SMPS Va. 2009 Marketing Bootcamp - PR Introduction

  • 469 views
Uploaded on

Introductory presentation on public relations I gave at the 2009 Society for Marketing Professional Services (SMPS) Marketing Bootcamp seminar.

Introductory presentation on public relations I gave at the 2009 Society for Marketing Professional Services (SMPS) Marketing Bootcamp seminar.

  • Full Name Full Name Comment goes here.
    Are you sure you want to
    Your message goes here
    Be the first to comment
    Be the first to like this
No Downloads

Views

Total Views
469
On Slideshare
0
From Embeds
0
Number of Embeds
0

Actions

Shares
Downloads
2
Comments
0
Likes
0

Embeds 0

No embeds

Report content

Flagged as inappropriate Flag as inappropriate
Flag as inappropriate

Select your reason for flagging this presentation as inappropriate.

Cancel
    No notes for slide

Transcript

  • 1. 2009 SMPS Marketer’s Bootcamp: Domain 5 – Public Relations April 16, 2009
  • 2. What is Public Relations?
    • Public relations is about building healthy, mutually beneficial relationships with all who have an interest in your organization.
    • Use the same adjectives you’d use to describe a healthy, functional personal relationship.
      • Respectful, attentive, helpful, etc.
  • 3. Who Does Public Relations Involve? Public Relations Media Relations Public Affairs Internal Communications Investor Relations Community Relations
  • 4. How PR Differs From Other Communication Disciplines
  • 5. Public Relations Myths Unveiled
    • Public Relations ≠ Media Relations
      • The media are only a fraction of the stakeholders you need to address.
    • Public Relations ≠ Crisis Flacks
      • With the 24/7 news cycle and breadth and depth of online resources, any wrongdoing will make its way to the surface.
    • Public Relations ≠ One-Way Communication
      • You must listen to your stakeholders and respond to what they are saying.
  • 6. The Current State of the Media
    • Print journalists are becoming increasingly scarce and stretched thin.
      • They are also having to wear more hats (writer, editor, videographer, blogger).
    • Publications are more inclined to publish stories from freelancers and other outside sources.
    • Bloggers can be as influential as traditional media.
    • Twitter, RSS, Facebook
  • 7. Social Media Avenues
  • 8. Best Practices
    • Monitor media relevant to your company.
      • Stories about your company, your competitors, trends in your industry.
    • Get an AP Stylebook.
      • Read it, read it again, explain it to someone, read it backwards, then read it again.
    • Proofread, fact check, etc. anything you send to anyone, internally and externally.
    • Do what you can to have a direct line of communication to senior management.
  • 9. Best Practices
    • Never say “no comment.”
    • Don’t start a fight with someone who buys ink by the barrel.
    • Embrace new media.
      • It won’t bite and it can be an invaluable way to dial into your stakeholders’ thoughts.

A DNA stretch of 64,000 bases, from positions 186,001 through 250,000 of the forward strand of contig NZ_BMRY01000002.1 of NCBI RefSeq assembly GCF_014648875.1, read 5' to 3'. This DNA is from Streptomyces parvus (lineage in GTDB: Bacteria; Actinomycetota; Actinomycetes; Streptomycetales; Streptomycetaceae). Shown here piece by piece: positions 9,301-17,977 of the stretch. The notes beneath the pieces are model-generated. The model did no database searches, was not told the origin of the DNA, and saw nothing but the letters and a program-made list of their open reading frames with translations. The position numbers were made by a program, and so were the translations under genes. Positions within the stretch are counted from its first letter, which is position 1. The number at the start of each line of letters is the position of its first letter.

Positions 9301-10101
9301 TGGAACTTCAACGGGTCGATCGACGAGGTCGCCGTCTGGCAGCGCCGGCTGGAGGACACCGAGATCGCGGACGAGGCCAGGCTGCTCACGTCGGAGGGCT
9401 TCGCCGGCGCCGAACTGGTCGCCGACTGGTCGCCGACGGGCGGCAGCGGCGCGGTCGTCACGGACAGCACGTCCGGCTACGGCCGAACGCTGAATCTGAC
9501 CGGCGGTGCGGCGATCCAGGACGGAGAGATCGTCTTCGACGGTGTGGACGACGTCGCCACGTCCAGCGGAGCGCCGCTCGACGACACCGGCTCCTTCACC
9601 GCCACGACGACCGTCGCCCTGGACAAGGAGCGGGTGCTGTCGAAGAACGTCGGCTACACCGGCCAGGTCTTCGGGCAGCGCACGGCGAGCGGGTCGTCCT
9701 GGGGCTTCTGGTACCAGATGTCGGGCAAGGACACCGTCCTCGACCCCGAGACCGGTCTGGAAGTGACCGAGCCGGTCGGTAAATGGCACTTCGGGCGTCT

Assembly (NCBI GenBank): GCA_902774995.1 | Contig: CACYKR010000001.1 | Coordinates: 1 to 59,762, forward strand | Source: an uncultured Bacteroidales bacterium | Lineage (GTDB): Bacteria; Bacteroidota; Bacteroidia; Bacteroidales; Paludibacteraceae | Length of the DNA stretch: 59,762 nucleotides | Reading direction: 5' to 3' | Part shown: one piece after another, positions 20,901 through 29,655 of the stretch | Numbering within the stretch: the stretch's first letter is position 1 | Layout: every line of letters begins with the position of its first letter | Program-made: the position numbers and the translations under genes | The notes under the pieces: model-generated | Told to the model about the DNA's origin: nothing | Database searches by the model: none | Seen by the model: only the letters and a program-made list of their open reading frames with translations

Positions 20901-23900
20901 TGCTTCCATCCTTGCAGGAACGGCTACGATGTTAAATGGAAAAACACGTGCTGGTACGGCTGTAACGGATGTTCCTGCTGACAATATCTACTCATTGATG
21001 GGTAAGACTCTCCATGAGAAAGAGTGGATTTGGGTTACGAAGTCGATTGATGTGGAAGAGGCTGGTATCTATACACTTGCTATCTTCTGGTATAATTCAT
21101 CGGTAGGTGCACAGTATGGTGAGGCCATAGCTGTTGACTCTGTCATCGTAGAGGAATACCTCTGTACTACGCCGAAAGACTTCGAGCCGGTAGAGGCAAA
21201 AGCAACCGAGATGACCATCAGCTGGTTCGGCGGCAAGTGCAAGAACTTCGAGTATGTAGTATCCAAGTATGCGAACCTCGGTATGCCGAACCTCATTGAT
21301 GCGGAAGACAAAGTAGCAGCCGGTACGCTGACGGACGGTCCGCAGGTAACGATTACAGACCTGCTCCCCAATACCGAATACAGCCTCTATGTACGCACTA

• Never ignore a stakeholder’s complaints or concerns.
      • Make them feel valued.
  • 10. Write Like a Journalist
    • Media is plural.
    • A company/organization is a singular noun
      • Buy More values its customers and employees.
    • Benefits, not features.
    • Numbers under 10, write out.
      • We have 10 buildings and six parking lots.
    • Don’t use jargon.
      • If you have to use catch phrases or flowery language, it’s not important.
  • 11. Tips for Pitching a Reporter
    • Don’t pitching during a deadline.
      • Thursdays
      • After 4 p.m. weekdays
    • Know why your story is relevant to the reporter and his or her audience.
    • Don’t offer the same angle for a story a reporter just covered.
    • Use eye-catching, concise email subject lines. 
      • The subject should grab one’s attention and the body of the e-mail should be short. Keep it simple.
  • 12. Tips for Pitching a Reporter
    • Develop relationships with beat reporters before you pitch them.
      • Send a note saying you liked their article in Monday’s paper, take them out to lunch, call and see what they’re working on…anything to build a genuine relationship.
    • Don’t call a reporter to ask if he/she received your e-mail.  
      • If you haven’t heard back in a couple of days, feel free to e-mail again.
    • Contact the correct reporter.
      • If you’re pitching a restaurant story, do not contact the tech blogger.
    • Research the publication’s editorial calendar.
  • 13. Tips for Pitching a Reporter
    • Don’t bury the lead of your story in the fourth paragraph of your press release.
      • Get to the point in the first two sentences.
  • 14. Online Resources
    • HARO
      • www.helpareporterout.com
    • PRNewswire*
      • ProfNet
    • Cision*
    • MyEdCals.com*
    • Google News Alerts
    • Video Monitoring Service (VMS)*
    • Technorati/BlogPulse
        • *Subscription/payment required.